I don´t really now that much of the views of the Market monetarist etc,do you know their position on QTM,Lord Keynes??Interesting to se that Friedman change his mind in old age!
    Well this is something of Wicksellian view and qritique of "Fisherite" position that Friedman more or less followed.

    "Knut Wicksell's theory of the "cumulative process" of inflation is an early decisive swing at the idea of money as a "veil".The start of the Quantity Theory's mechanism is a helicopter drop of cash: an exogenous increase in the supply of money. Wicksell's theory claims, that increases in the supply of money leads to rises in price levels, but the original increase is endogenous, created by the conditions of the financial and real sectors.
    With the existence of credit money, Wicksell claimed, two interest rates prevail: the "natural" rate and the "money" rate. The natural rate is the return on capital - or the real profit rate. It can be considered to be equivalent to the marginal product of new capital. The money rate, in turn, is the loan rate, an entirely financial construction. Credit, then, is perceived quite appropriately as "money". Banks provide credit, after all, by creating deposits upon which borrowers can draw. Since deposits constitute part of real money balances, therefore the bank can, in essence, "create" money.

    Wicksell's main thesis, the disequilibrium engendered by real changes leads endogenously to an increase in the demand for money - and, simultaneously, its supply as banks try to accommodate it perfectly. Given full employment, (a constant Y) and payments structure (constant V), then in terms of the equation of exchange, MV = PY, a rise in M leads only to a rise in P. Thus, the story of the Quantity Theory of Money, the long-run relationship between money and inflation, is kept in Wicksell. Wicksell's main thesis, the disequilibrium engendered by real changes leads endogenously to an increase in the demand for money - and, simultaneously, its supply as banks try to accommodate it perfectly.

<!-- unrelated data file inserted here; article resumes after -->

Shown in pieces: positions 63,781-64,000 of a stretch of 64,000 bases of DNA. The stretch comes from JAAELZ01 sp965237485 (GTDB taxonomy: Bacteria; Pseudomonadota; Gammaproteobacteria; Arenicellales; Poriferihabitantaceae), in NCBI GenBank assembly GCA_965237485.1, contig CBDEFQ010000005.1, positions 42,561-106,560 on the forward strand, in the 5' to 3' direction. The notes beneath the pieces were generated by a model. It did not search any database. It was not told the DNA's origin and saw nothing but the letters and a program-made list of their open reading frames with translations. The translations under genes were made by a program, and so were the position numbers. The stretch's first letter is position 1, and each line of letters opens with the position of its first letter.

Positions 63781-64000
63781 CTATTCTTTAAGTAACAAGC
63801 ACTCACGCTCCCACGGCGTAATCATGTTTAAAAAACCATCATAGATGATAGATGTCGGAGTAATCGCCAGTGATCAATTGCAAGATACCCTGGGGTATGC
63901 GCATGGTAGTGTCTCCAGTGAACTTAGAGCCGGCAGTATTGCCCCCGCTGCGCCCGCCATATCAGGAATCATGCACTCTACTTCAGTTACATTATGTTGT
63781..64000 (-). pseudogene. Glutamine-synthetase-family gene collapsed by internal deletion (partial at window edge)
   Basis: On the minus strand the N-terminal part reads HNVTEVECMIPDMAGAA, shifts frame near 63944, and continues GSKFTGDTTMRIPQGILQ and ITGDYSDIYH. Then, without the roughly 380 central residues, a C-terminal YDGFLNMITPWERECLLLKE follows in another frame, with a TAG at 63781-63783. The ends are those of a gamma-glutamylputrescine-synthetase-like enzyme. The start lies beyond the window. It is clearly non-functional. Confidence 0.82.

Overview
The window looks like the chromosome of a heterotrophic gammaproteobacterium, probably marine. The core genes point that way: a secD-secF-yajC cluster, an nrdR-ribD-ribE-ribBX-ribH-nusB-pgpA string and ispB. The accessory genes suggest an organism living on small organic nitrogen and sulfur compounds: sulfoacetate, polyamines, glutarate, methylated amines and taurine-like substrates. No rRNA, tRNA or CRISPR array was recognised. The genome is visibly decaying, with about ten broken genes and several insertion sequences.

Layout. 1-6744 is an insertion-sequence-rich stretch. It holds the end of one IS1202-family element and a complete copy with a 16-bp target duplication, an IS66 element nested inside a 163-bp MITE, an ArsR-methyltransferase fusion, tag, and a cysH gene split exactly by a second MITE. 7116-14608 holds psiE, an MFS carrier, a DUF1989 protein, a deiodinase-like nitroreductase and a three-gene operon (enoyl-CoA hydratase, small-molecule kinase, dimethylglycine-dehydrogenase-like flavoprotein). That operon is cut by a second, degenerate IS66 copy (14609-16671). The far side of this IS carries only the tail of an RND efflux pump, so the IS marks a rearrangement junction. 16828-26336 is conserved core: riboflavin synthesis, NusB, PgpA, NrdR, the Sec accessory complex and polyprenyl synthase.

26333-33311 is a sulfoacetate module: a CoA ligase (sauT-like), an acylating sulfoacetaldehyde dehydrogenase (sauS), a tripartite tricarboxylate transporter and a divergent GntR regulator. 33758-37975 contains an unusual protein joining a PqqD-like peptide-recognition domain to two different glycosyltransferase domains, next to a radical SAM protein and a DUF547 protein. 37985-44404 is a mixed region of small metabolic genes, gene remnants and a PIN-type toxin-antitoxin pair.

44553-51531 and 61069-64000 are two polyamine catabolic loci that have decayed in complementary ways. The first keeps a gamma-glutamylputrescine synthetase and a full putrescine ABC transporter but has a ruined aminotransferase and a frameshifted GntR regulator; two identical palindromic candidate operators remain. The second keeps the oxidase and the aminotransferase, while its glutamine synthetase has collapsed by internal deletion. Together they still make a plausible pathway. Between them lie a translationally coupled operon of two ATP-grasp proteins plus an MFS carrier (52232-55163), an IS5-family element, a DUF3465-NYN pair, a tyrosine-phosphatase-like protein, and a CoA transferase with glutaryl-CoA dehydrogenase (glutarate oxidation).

Primarily, Say's Law is violated and abandoned by the wayside. Namely, when real aggregate supply does constrain, inflation results because capital goods industries cannot meet new real demands for capital goods by entrepreneurs by increasing capacity. They may try but this would involve making higher bids in the factor market which itself is supply-constrained - thus raising factor prices and hence the price of goods in general. In short, inflation is a real phenomenon brought about by a rise in real aggregate demand over and above real aggregate supply."

    It´s written lot about it for sure,
    Axel Leijonhufvud,The Wicksell Connection: Variation on a Theme
    and in
    Boianovsky, Mauro, Erreygers, Guido (2005), Social comptabilism and pure credit systems. Solvay and Wicksell on monetary reform, in : Fontaine, Philippe, Leonard, Robert, (ed.), The experiment in the history of economics, London, Routledge.

  2. You really like to flog dead horses, dont you LK? Again, nobody cares about the "old monetarism" anymore. It didnt fail because its impossible for a CB to hit those targets. The CB uses OMP's open market operations) to increase or decrease the monetary base as needed, but we dont care about the MB in itself either. What's important is monetary velocity, or money thats being spent. Again, any central bank can shrink MV, NGDP, or GNP and crush inflation at great cost, which is entirely different than saying its IMPOSSIBLE

    1. Unfortunately the central bank has no more control over monetary velocity than it does over aggregates, unless it has somehow gained the capacity to control tax rates, trade balances and savings desires when I wasn't looking.

  3. And I never said that the CB can DIRECTLY control all money supplies, if i did I misstated myself. What the CB CAN do is to jack up or down interest rates, to use OMP's to increase and decrease the monetary base, which THEN is an INDIRECT lever on the nominal gdp of a certain country